Faced with tight budgets, governments invariably adopt more extensive prevention programs, even though it is clear that treatment, care, and support are critical in HIV prevention. Now science has given us the evidence for this. Governments in Asia must determine how many more people need treatment and devise all possible mechanisms to ensure sustained access to affordable treatment. 

Currently, however, the funding crisis and pressure to sign trade agreements are pushing governments to make poor treatment decisions like sticking to older, more toxic forms of HIV treatment and hesitating to examine earlier and better treatment options. In all this, the dramatic progress of the past decade is at risk, not just in Asia but across the globe.

TA Report:  Are there other obstacles that stand in the way of improving drug access in the region and what strategies exist to overcome them?

Phurailatpam:  Several governments in the region have had HIV treatment programs for several years and now have significant numbers of PLHIV requiring improved first-line or second-line treatment. The provisions in the FTAs proposed by both the E.U. and the U.S. will seriously undermine access to medicines for PLHIV and other diseases across the region. 

Governments that have attempted to use health safeguards in their application of international trade rules are being sued by multinational pharmaceutical companies. From Pfizer in the Philippines to Novartis in India, companies are using legal and financial muscle to prevent countries from ensuring access to generic medicines for their people. And even institutions set up with health objectives, like the Medicines Patent Pool, have issued licenses that exclude Malaysia, Indonesia, and China from access to generic tenofovir.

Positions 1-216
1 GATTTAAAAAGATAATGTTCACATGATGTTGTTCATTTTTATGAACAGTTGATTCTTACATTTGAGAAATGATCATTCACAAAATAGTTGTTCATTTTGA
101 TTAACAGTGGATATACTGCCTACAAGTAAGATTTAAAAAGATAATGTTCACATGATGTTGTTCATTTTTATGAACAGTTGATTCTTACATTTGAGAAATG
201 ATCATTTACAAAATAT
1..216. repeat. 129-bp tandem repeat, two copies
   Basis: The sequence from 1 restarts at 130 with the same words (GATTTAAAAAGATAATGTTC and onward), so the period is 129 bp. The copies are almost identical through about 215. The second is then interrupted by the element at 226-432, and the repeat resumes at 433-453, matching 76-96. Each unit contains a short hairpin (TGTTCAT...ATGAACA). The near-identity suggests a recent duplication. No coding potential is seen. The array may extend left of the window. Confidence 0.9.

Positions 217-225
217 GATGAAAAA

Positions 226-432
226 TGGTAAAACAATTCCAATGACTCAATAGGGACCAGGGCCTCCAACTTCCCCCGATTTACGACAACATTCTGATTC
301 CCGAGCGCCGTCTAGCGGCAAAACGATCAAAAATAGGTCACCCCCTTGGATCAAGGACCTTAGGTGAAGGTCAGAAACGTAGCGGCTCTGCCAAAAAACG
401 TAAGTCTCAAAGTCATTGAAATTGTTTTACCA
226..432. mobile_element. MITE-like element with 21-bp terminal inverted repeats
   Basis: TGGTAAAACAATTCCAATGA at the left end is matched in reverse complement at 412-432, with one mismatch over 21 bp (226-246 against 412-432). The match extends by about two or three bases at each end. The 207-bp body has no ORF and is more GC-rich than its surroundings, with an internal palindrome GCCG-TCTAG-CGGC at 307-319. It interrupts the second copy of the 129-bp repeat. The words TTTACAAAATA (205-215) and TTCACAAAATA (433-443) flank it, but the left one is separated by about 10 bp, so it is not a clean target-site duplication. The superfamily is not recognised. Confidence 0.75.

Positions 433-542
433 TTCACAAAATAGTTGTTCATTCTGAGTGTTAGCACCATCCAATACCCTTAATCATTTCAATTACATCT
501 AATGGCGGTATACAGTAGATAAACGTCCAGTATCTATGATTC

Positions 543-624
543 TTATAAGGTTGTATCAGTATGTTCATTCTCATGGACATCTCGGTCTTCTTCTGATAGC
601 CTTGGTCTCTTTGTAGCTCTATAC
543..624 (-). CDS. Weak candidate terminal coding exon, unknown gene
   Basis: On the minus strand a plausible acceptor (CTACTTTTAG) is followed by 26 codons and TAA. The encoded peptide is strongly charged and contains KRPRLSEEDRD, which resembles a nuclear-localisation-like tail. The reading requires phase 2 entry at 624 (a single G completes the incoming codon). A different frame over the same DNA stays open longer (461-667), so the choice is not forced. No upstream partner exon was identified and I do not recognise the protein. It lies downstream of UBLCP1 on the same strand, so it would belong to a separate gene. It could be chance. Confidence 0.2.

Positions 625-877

A strong people's movement has built up across the region to counteract these actions. From protests in Nepal to the brave actions of South Korean activists who faced unwarranted police brutality at the ICAAP [International Congress on AIDS in Asia and the Pacific] in Busan, PLHIV are demonstrating loudly against the actions of developed countries and multinational companies. 

From the UN to the Global Fund, the advice to governments is clear—do not sign any trade agreements that undermine access to medicines and use all legal measures to ensure generic production and supply.

TA Report:   Finally, what do you see as the major policy priorities for the HIV/AIDS community in Asia?

Phurailatpam:  Discrimination is still a critical concern, and few governments in the region have provided legal protections for PLHIV. Laws in several countries continue to criminalize drug users, sex workers, transgender people, and MSM. Women living with HIV continue their struggle for equal rights, including sexual and reproductive rights. 

As discussed above, the treatment scenario remains grim with governments being pressured to trade away the lives of their people. Our policy priorities are to address these challenges at local, national, regional, and international levels. We need policies that prevent drugs from just lying on the pharmacies' shelves and instead get them to the people who need them.